Creative Europe struck back yesterday at the House of Lords committee which is reviewing the European Commission’s proposed new culture programme. Last week the UK’s minister for Culture, Ed Vaizey, said the UK government will oppose the planned 37% budget increase. Yesterday Ann Branch (European Commission), Yvette Vaughan Jones (Visiting Arts and the UK’s Cultural Contact Point) and Agnieszka Moody (MEDIA Desk UK.) refuted Vaizeys’ objections.
Last week I said that the supporters of the Creative Europe programme need to offer hard facts rather than appeals to vague concepts of “Europeanness” if they are to convince politicians to support the increase in the EC’s culture budget. That is precisely the approach the three “witnesses” took yesterday.
To every question they replied with hard facts and practical explanations of the impact the EC Culture programme has. Benefits to UK?.. of course; benefits to arts and creative professionals?..here’s an example, benefits to wider society?.. lets look a this example, supporting jobs and growth?.. look at the numbers and the multipliers, is there European added value?.. see through these examples, Will the increase benefit the UK arts sector and society? here’s another example. On the critical issue of the proposed loan guarantee facility the Ann Branch gave compelling evidence of support from the European Investment Bank.
Watch the session here on Parliament TV.
Vaizey was clearly embarrassed last week when he said there had only been 6 responses to the UK consultation exercise run by his ministry. He extended the deadline to 26 March. The CCP, and this blog, alerted the arts sector. There are no nearly 50 responses. There are still a few days to get more responses. Send them to DCMS.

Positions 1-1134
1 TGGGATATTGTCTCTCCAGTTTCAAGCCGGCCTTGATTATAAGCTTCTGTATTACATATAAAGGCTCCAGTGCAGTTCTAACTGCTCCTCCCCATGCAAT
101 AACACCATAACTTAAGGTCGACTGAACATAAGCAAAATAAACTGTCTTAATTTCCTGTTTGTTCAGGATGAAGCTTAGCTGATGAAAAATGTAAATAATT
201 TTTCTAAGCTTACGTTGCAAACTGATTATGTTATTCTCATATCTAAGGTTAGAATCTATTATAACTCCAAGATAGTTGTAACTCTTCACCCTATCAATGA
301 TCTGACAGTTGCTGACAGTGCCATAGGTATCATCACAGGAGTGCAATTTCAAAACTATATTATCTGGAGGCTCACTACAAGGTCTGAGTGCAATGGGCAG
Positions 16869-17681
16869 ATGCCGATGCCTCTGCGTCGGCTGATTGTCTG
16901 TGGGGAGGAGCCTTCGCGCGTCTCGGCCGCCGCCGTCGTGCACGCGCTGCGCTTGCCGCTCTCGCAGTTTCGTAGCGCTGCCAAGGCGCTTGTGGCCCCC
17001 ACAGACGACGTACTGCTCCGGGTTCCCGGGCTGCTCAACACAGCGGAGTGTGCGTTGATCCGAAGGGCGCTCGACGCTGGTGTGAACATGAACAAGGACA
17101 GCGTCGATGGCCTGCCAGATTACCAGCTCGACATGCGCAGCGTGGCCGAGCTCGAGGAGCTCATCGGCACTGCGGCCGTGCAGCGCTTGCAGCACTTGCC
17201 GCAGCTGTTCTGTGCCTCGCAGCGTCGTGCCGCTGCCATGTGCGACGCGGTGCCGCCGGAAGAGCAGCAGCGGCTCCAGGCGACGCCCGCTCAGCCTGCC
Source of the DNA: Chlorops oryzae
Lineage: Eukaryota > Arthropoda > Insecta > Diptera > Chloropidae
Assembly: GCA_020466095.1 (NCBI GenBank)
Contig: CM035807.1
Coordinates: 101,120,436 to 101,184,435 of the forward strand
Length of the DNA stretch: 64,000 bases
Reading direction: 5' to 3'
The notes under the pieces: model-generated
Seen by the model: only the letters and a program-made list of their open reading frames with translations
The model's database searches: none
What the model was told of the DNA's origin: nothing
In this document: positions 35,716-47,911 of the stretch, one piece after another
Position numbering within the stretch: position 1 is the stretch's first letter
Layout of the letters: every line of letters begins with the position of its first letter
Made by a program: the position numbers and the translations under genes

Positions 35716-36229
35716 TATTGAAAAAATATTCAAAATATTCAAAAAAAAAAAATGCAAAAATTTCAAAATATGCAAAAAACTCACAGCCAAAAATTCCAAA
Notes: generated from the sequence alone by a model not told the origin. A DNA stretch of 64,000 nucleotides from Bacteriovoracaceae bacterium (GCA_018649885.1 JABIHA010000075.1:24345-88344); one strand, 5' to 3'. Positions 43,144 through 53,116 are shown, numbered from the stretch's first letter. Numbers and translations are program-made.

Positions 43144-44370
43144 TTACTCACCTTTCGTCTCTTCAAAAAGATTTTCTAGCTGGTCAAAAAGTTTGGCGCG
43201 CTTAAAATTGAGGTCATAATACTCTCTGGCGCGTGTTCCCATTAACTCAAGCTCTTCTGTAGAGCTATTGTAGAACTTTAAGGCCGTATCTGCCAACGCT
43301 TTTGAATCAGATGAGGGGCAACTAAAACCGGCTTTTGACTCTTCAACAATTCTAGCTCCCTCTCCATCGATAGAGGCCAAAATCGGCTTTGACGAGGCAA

The Committee were clearly impressed when the sheer scale of consultation across Europe was listed by the three witnesses.
And now? My guess is that the Committee will support the increase in the programme, re-assure the Minister that EU funding is not replacing reduced UK arts funding and will benefit the UK sectors. The big question is less over the Creative Europe budget itself. I suspect that over the next 12 months as heads of government start to become involved over the EC budget as a whole .. and I guess that the EC will not get away with any real increases but have a static budget (except for inflation) then the inter-programme battles will resume within the Commission. The issue then is whether the proposed culture programme benefits Europe’s (not the sector) jobs and growth strategy more than other programmes run by the EU. We all have our favourite programme to hate. Naturally the Common Agricultural Programme tops my listing!